A shady bus tour of young men and women are headed to an elusive village called Nanaki Village. A destination where people can partake in a utopian existence, free of the world’s obstacles… or so goes the rumor. Heading deep into the mountains, the bus is carrying 30 different individuals, each harboring their own expectations and troubled hearts. What they had arrived to was an uninhabited village with lingering, faint scents of life. It was falling apart. Just what is the secret of Nanaki Village?
A dark and mysterious setting with a bus full of people trying to escape from their lives. You would assume, quit rightly, that every last one of these characters has a secret or is hiding something that merits leaving everything behind: families, friends, money – but can they really leave behind the things that they want to in order to have a new beginning? We have what will probably be a diverse range of personalities and backgrounds, but at the start we know absolutely nothing about any of them. Do any of these people have ulterior motives? Or is everyone truly on this trip to start over?
With 30 potential characters, The Lost Village has the biggest cast of characters by far this season. Each of them are only known by the alias which they used on the internet forum where they all met and decided to leave together. The director of the trip is enthusiastic and excited and, through brief introductions we see a little bit of each person. Not that we’ll remember all of this when things start going, but it’s a nice start nonetheless. Usually, when an anime dumps a large cast in front of us, the idea is that each viewer will identify with one or two characters as their personalities and plights reveal themselves and what will shape the journey for every viewer as an individual. There’s bound to be stand-out characters, those with strong ideals, those with the darkest secrets and everyone will have an opinion on each character. The Lost Village will be an anime very focused on character development.
Under such tense circumstances, it won’t be long before we see characters clashing, singling one another out and finding friends and enemies. And when they arrive at this mysterious village and see that it is suspiciously uninhabited, things start to unravel. Weren’t there supposed to be people here? What’s happened to them? And when members of the group start disappearing, the others begin to wonder whether the village is the best place for them to start their new lives after all.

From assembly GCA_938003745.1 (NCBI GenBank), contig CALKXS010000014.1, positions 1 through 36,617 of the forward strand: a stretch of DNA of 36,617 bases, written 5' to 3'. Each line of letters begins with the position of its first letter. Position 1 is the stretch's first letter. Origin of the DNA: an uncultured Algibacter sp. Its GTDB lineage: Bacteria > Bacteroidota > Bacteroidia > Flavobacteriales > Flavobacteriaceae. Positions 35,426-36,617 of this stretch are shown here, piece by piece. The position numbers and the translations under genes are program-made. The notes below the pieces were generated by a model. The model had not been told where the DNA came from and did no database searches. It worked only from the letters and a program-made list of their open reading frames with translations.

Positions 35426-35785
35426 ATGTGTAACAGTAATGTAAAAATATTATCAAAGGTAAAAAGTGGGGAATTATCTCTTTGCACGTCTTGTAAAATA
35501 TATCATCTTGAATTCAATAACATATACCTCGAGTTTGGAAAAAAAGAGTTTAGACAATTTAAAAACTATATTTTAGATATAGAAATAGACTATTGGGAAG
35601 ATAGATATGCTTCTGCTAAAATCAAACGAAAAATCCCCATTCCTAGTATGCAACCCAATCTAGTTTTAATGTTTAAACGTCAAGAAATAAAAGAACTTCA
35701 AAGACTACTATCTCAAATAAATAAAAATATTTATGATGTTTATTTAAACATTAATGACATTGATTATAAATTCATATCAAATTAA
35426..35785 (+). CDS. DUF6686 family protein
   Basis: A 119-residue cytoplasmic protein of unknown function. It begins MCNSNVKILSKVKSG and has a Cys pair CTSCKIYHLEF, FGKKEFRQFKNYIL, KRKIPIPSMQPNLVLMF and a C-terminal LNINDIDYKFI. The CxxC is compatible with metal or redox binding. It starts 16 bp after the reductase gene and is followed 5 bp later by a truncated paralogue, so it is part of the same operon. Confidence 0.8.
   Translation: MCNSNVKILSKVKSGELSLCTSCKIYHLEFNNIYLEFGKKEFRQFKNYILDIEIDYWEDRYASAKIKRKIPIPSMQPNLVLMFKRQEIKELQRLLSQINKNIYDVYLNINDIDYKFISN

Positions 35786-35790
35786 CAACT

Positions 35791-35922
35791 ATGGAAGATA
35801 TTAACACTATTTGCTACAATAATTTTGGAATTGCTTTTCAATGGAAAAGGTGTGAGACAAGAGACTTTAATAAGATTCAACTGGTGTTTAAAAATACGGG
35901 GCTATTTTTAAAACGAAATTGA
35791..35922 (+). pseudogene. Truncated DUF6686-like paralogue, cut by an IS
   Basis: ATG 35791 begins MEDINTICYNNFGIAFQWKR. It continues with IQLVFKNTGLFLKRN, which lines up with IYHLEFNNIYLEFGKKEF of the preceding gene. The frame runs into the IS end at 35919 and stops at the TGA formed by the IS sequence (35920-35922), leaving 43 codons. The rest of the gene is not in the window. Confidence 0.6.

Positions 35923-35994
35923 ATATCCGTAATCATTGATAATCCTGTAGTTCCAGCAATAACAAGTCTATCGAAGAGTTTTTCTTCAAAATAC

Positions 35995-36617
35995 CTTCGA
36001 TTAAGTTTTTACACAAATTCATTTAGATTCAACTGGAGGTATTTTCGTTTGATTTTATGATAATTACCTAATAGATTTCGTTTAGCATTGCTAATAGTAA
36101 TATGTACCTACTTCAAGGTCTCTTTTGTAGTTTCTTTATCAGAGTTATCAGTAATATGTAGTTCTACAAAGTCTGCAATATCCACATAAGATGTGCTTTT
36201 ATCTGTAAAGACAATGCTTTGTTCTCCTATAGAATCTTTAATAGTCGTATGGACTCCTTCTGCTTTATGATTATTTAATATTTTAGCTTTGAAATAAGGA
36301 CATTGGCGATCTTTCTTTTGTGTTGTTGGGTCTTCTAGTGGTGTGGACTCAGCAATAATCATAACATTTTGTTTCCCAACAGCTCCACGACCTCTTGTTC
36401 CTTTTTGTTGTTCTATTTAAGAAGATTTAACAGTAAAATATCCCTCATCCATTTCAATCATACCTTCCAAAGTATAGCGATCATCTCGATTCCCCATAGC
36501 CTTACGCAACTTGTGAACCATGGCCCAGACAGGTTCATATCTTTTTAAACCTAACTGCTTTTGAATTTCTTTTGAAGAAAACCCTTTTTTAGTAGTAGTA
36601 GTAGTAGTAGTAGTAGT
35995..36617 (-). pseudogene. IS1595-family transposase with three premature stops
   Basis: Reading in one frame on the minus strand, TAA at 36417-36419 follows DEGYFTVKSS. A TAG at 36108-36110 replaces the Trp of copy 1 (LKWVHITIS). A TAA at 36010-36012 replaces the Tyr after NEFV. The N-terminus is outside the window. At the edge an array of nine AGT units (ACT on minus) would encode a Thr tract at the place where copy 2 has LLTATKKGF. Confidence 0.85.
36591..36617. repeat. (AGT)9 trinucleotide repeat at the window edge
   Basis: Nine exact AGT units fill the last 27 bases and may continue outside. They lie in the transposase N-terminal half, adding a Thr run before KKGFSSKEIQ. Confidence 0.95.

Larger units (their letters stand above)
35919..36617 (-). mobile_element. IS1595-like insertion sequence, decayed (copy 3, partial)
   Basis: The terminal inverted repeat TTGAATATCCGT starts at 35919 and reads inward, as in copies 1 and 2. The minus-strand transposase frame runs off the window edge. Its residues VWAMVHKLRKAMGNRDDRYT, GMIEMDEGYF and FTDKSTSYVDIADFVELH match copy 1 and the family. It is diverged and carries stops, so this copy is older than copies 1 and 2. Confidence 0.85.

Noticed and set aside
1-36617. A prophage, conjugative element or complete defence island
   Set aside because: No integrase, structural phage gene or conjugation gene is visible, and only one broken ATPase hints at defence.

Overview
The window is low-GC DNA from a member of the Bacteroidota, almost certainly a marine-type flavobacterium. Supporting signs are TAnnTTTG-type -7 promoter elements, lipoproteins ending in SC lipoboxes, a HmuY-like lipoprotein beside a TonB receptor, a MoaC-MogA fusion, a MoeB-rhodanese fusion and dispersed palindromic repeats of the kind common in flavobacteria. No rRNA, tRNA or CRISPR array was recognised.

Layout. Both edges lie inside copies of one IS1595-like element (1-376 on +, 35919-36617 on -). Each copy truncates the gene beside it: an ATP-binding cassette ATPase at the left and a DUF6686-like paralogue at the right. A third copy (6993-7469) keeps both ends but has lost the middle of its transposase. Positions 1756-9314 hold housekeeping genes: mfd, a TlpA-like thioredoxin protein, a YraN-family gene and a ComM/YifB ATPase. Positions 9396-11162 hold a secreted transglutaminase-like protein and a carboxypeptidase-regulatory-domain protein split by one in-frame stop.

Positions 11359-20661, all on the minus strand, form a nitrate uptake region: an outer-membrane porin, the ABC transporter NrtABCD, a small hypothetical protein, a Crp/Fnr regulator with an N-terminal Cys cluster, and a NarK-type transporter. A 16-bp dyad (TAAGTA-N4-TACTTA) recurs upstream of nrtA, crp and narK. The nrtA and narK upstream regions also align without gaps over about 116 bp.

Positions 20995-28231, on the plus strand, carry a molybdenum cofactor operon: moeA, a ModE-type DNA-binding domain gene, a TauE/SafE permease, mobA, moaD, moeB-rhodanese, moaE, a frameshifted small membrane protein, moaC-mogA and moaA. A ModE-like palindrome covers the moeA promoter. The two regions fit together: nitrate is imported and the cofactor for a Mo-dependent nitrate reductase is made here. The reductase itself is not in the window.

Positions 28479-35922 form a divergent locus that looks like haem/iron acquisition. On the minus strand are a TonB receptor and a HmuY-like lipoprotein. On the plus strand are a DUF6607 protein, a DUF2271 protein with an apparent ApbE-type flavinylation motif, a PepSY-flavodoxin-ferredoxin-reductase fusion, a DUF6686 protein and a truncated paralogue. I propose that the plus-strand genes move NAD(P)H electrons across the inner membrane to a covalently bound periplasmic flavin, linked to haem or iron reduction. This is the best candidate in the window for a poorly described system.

The art is well-done and character design is done well enough to make the characters different from one another without going to any extremes. Even the soundtrack so far has proven to be impressive so far with helping ramp up the tension. I’m expecting big things from The Lost Village but, at the same time, I can easily see how this series might end up derailing, as some predict it might do. I’ve never seen an anime with so many scenes that are in the dark. I know this is meant to add to the mystery and the trepidation, but it’s hard to build suspense when I can barely see what’s going on in the first place. What characters are there in this scene? What’s going on? I’m hoping that things have light shed on them in the near future. A great dollop of mystery is something I enjoy, but at this point I’m hoping that the story will start leading somewhere soon.
There’s been a lot of debate in the anime community about whether The Lost Village is worth investing the time in or not, if the characters are believable enough, if the plot is exciting enough or whether the whole thing is so bad that it should all be viewed as some odd black comedy. However, I’m taking it at face value and I’m quite enjoying it. There’s a bit of philosophy on the meaning of life and the strength in reinventing yourself and the characters seem to be quite varied and there’s plenty of tonal shifts throughout that leave you guessing just what’s going to happen next. Some seem to think that things are only going to end up with death, death and more death and others say this anime is a pathetic attempt at giving self-interested individuals lots of screen time. Whilst I’m not doubting the potential for both of these things to be true, there’s also equally the potential for mystery, suspense, character growth and perhaps some cathartic revelations to help those that are ‘lost’ find themselves in this ‘lost’ village.